Saturday, 1 January 2022

Arise Sir Tony

What unites New Labour throwbacks and a section of the left? Their excitable response to Tony Blair news. And wasn't there some news last night. The Queen has bestowed upon His Blairness a knighthood, but not just any knighthood: a Knight Companion of the Most Noble Order of the Garter is the highest honour a British sovereign can bestow, and Blair joins virtually all his prime ministerial predecessors save Harold Macmillan and Alec Douglas-Home as a recipient of the honorific. Naturally, he's thrilled to bits as are his acolytes and epigoni. Those who believe he should be in irons at the Hague, less so.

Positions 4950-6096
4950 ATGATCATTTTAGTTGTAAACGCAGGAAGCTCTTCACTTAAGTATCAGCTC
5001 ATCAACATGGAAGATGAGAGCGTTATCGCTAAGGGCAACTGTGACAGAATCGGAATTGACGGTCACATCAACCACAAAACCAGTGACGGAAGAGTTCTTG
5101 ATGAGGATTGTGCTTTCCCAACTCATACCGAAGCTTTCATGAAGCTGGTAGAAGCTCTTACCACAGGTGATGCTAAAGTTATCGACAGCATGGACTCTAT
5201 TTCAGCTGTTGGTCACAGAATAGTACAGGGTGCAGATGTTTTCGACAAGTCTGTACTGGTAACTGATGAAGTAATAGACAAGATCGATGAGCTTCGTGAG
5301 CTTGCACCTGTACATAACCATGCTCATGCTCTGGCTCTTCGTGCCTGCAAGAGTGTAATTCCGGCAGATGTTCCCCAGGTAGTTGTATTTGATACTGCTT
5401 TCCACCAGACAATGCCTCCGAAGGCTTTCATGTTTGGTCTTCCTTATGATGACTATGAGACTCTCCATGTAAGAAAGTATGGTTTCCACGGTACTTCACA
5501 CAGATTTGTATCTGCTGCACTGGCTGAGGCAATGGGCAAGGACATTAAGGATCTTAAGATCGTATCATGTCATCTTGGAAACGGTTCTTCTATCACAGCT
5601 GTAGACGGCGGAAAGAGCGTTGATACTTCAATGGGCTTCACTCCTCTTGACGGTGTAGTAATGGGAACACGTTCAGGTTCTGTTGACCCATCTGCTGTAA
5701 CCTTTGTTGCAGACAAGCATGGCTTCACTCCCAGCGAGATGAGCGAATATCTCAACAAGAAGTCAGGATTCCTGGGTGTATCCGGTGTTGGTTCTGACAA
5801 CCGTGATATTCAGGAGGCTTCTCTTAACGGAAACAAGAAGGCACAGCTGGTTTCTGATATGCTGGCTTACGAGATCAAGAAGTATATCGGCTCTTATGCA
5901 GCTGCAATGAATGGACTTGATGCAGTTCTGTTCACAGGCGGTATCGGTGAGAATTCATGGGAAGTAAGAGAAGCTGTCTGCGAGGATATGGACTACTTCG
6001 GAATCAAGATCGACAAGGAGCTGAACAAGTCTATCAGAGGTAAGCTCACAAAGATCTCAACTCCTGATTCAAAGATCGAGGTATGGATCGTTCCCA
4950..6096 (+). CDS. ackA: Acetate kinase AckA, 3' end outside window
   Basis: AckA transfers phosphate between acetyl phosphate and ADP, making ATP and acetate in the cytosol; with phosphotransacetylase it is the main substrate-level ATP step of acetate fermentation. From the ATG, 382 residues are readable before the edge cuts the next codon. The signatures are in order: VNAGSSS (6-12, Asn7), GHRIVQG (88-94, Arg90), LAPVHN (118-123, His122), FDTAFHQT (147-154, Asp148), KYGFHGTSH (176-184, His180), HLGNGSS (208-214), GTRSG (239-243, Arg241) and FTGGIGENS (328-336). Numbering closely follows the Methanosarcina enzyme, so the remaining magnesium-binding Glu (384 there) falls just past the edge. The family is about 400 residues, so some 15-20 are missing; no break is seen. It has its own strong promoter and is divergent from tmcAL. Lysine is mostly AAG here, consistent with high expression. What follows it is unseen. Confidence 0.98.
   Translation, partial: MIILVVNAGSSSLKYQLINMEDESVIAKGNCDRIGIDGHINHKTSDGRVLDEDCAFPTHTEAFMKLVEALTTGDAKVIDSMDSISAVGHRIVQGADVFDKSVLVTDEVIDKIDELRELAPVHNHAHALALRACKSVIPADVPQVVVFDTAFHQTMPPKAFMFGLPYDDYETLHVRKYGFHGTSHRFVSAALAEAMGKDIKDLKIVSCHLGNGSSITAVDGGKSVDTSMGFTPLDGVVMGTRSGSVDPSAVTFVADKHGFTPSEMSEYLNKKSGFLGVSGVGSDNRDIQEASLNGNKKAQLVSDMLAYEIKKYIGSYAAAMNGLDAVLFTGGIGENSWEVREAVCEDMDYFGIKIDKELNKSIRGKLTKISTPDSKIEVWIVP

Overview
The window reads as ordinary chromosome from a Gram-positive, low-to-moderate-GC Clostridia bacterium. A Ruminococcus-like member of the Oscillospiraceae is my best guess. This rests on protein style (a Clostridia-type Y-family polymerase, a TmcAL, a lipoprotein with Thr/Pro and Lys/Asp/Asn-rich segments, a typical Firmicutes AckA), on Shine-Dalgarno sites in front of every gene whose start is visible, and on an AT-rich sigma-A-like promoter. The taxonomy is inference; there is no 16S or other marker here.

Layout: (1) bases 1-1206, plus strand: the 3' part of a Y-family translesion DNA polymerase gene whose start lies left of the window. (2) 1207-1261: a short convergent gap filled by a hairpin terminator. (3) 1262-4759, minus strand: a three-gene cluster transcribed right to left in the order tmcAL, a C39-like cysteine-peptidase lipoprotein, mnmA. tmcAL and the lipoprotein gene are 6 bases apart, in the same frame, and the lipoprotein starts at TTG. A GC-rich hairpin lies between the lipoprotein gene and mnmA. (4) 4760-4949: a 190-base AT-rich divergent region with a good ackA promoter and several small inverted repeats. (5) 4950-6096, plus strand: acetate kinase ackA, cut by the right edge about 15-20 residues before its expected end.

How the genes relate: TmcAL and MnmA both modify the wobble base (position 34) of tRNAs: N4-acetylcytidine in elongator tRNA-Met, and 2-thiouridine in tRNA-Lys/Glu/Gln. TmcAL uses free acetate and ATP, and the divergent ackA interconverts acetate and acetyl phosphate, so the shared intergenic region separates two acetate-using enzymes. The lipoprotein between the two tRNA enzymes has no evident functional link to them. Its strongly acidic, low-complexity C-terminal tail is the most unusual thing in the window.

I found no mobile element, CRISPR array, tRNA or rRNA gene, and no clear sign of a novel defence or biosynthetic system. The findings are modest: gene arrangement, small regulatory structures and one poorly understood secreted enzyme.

There is a concerted establishment effort to launder Blair and absolve him of his pivotal role in the Iraq War. As he likes to say, he's proud of the fact he helped topple a repulsive dictator. One, we should remember, the Anglo-American alliance were very happy to support until Saddam Hussein slipped his leash. But the question is what is a reasonable blood price for regime change? Not only are there the hundreds of thousands killed directly by military assault and a decade's worth of sanctions, but we also have the warlordism and the rise (and fall) of ISIS. A bleak catalogue of appalling devastation and death that, in all likelihood, would not have happened if Blair hadn't provided George W Bush the political cover his Middle Eastern adventure needed. But it's okay, those affected by his actions seldom if ever come into his orbit. He doesn't have to sit across a dinner table from an Iraqi, whose family's bodies laid for months in the rubble of their home. One unforeseen political consequence was how Blair's decision has limited subsequent governments' room for manoeuvre. The invasion of Libya happened, bombs were dropped in Syria, the RAF are active, if largely unreported, participants in Saudi Arabia's war in Yemen, but undoubtedly there would have been less jaw jaw and more war war were it not for the disaster visited on Iraq and the exposure of the lies that justified it. For providing such a drag on Britain's ability to make war, it's a wonder the establishment are patting him on the head.